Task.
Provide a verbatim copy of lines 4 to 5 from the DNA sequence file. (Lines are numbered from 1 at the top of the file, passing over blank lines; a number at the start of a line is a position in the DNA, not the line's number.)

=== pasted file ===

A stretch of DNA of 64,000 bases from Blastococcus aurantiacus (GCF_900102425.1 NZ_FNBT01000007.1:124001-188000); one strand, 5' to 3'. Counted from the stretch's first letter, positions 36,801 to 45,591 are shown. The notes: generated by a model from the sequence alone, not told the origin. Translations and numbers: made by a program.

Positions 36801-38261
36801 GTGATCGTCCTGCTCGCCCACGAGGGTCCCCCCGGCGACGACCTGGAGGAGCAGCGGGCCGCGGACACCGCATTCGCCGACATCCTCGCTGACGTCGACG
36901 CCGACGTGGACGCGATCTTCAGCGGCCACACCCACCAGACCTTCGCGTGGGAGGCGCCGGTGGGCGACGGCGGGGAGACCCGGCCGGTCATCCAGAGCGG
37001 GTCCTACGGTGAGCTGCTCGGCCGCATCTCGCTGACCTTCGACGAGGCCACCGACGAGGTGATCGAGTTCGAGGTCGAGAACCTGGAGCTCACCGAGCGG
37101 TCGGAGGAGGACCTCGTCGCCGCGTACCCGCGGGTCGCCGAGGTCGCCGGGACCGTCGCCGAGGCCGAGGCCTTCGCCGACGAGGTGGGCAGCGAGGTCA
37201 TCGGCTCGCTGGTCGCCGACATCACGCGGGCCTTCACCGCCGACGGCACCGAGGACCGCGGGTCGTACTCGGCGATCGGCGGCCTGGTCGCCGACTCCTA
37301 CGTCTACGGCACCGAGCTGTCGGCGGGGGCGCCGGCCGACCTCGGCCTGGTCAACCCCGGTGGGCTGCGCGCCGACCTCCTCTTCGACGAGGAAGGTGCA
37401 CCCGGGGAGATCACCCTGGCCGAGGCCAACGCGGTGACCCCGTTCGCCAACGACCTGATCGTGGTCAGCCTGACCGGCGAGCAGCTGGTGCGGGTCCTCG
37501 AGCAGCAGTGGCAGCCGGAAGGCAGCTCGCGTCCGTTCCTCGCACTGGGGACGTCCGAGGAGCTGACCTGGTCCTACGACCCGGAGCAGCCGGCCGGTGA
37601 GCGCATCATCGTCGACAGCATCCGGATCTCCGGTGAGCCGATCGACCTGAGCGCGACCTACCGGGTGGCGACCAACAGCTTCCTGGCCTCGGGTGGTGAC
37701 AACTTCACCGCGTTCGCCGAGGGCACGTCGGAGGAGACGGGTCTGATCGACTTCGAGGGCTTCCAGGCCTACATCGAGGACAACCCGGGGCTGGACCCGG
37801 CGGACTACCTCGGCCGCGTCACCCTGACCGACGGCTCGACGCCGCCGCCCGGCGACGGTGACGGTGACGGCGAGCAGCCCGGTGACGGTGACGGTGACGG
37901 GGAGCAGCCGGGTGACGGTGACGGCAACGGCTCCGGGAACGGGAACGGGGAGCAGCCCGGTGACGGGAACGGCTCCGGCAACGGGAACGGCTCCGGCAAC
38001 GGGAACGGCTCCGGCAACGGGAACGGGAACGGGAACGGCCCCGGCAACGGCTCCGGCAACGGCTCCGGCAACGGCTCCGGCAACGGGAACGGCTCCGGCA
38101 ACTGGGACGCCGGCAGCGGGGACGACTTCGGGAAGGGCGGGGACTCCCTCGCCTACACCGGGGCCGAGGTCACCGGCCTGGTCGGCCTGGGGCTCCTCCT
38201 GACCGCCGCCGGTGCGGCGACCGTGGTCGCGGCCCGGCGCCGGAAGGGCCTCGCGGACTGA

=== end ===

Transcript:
36901 CCGACGTGGACGCGATCTTCAGCGGCCACACCCACCAGACCTTCGCGTGGGAGGCGCCGGTGGGCGACGGCGGGGAGACCCGGCCGGTCATCCAGAGCGG
37001 GTCCTACGGTGAGCTGCTCGGCCGCATCTCGCTGACCTTCGACGAGGCCACCGACGAGGTGATCGAGTTCGAGGTCGAGAACCTGGAGCTCACCGAGCGG